Being the new guy isn’t easy. This couldn’t be more true that for Worship Leaders in a new position or church. New Worship Leaders have to contend with “they way things have always been” as well as building relational equity with team members, staff members, and especially the congregation.
I’ve been the New Guy 3 different times in my life, and each situation was vastly different. In each situation, I found that the first 3 months were the most pivotal in dictating the tone and direction of my leadership there. I don’t think I’m a special case, and that every new Worship Leader’s first 3 months are incredibly important.
We can all appreciate the importance of a good start, and in looking back at my time being the new guy, I’ve identified several things I could & should have done differently. Today, I want to share with you three mistakes that new Worship Leaders might be tempted to make, so that you can avoid those hurdles and have an awesome start in your new spot!
1. You Changed Too Much, Too Soon.
I know, I know. You feel like you’re walking right into a hot mess and that you have to fix it TODAY. Things are probably disorganized or not setup the way you would do them, and that drives you nuts. I’ve been there, and that pressure to make everything right ASAP is a real thing.
Or maybe you’re walking into a situation where you’re taking over for someone who did a great job leading a healthy ministry. Even in this kind of situation, you will probably feel the desire to change things to fit you and your leadership preferences. None of this is bad, but trying to change too much, too fast is a great way to make everyone else uncomfortable and nervous.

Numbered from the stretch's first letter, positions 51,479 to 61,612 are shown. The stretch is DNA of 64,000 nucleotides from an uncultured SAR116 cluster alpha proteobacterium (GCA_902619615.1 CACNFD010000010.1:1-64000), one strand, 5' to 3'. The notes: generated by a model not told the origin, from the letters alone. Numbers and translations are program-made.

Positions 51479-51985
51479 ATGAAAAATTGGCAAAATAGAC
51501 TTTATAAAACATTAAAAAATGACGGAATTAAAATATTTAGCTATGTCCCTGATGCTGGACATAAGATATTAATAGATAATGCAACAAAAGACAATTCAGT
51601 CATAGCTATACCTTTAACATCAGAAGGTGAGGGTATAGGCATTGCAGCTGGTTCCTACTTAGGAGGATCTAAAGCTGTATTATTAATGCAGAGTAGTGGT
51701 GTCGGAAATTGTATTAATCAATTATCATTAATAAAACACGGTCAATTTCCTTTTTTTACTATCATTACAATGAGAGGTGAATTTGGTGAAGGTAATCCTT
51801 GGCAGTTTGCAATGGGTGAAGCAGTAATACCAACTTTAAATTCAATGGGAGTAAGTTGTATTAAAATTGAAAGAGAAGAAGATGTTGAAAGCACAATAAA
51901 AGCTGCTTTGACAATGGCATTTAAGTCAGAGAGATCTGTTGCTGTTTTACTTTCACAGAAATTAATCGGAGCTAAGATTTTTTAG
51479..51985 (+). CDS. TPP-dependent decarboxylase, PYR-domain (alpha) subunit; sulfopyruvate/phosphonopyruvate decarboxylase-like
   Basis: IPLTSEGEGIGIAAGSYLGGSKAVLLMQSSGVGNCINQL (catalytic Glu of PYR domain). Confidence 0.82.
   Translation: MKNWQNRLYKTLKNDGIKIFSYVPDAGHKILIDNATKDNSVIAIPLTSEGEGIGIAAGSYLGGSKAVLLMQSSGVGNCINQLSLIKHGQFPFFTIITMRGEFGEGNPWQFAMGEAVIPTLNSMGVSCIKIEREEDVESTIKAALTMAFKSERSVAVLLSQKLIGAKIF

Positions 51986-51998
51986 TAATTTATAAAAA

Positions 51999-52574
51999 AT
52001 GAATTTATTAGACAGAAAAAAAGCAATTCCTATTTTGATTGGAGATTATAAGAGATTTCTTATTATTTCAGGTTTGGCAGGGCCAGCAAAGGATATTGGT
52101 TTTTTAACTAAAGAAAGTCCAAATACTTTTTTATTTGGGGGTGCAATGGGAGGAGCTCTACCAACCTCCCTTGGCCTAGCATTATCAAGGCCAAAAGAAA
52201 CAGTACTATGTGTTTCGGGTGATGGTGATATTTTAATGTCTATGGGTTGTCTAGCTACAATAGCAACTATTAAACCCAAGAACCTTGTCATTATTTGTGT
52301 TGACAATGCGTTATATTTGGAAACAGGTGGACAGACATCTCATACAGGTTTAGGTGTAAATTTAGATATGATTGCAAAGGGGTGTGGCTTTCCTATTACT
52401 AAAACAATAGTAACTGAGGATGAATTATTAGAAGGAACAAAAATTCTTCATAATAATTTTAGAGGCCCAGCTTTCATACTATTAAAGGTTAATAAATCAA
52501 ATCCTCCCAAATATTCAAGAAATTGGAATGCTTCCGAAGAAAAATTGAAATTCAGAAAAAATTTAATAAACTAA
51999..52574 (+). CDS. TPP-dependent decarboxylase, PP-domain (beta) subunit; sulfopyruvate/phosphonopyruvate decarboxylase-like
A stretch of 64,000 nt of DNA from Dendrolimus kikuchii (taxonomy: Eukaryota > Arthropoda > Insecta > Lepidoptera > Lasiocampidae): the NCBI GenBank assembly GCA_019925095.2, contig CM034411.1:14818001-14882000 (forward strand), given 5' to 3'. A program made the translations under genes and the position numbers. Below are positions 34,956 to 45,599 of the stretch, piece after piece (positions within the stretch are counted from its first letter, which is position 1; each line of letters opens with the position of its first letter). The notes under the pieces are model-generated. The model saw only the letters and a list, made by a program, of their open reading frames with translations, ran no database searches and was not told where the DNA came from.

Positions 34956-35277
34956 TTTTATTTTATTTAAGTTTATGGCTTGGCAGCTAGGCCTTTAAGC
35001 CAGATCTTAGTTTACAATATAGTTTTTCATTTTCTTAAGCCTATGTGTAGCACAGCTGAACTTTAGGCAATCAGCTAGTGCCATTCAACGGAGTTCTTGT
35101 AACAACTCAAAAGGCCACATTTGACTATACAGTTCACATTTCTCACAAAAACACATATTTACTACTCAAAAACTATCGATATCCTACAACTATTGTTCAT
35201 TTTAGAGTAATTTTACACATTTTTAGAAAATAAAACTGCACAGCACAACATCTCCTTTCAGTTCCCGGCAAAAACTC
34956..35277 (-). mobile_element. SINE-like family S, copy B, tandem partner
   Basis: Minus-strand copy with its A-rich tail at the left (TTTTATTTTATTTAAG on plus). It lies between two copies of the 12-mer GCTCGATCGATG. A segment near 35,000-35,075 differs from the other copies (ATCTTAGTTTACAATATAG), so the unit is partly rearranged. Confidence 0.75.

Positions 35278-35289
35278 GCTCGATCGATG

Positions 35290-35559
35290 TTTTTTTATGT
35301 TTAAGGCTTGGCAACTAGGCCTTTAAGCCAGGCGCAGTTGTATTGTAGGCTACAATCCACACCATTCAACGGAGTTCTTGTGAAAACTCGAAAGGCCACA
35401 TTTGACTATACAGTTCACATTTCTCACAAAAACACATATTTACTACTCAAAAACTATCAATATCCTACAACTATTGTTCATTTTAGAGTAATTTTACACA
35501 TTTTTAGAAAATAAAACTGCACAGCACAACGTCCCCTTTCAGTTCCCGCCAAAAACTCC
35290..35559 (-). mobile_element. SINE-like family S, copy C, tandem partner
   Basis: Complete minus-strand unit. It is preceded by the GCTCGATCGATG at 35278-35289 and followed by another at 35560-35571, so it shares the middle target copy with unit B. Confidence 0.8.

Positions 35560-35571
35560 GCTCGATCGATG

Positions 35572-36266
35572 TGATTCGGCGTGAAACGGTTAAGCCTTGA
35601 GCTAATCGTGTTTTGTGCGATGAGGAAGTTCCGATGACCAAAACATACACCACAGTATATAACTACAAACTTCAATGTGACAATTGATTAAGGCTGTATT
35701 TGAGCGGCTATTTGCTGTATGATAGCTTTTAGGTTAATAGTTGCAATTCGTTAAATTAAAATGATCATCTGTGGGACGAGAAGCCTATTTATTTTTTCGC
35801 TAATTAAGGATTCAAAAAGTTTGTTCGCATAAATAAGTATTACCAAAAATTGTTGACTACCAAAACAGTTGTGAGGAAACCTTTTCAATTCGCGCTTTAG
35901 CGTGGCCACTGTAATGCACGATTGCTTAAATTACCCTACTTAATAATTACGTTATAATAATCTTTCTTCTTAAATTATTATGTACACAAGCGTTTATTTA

Change is not bad itself, but UNMANAGED change can cause some problems for new Worship Leaders. When I think about change, I like to think about a big, big Cruise Ship. Lets say you’re sailing North and you want to go East, a definite change.
If you take the helm of that big Cruise Ship and whip the wheel as hard as you can to the right, you’re going to cause a lot of commotion on the ship. Everything will sway back and forth, and some people may even fall off the boat! Simply put: everyone on that ship is going to FEEL the change.
However, if you take the helm of the ship and gradually turn it over time, you will still get exactly where you want to go, but the change will go MOSTLY UNNOTICED. Just by adding a little bit of time, you’re able to do what you set out to do, but by managing your change well, you bring change in a healthy way.
I believe that there are 3 things that you can do to help ensure that you don’t change too much too soon.
First, talk to as many people that have been around the ministry to get a real history & perspective on the ministry. Taking the time to learn where the ministry has been and what has happened in the past (both good and bad) will help you to better understand what needs to change or maybe why things are the way they currently are.
Second, privately list everything that you think needs to change. This is just to get everything out of your head, on paper, and in front of your eyes. Listing the needed changes will help you to get perspective on your situation.
Third, take that list and prioritize the changes that need to be made. Which changes are not just the most important ones to make, but will impact or help the most people? Be ruthless in prioritizing this list so that you can focus on what is most important first.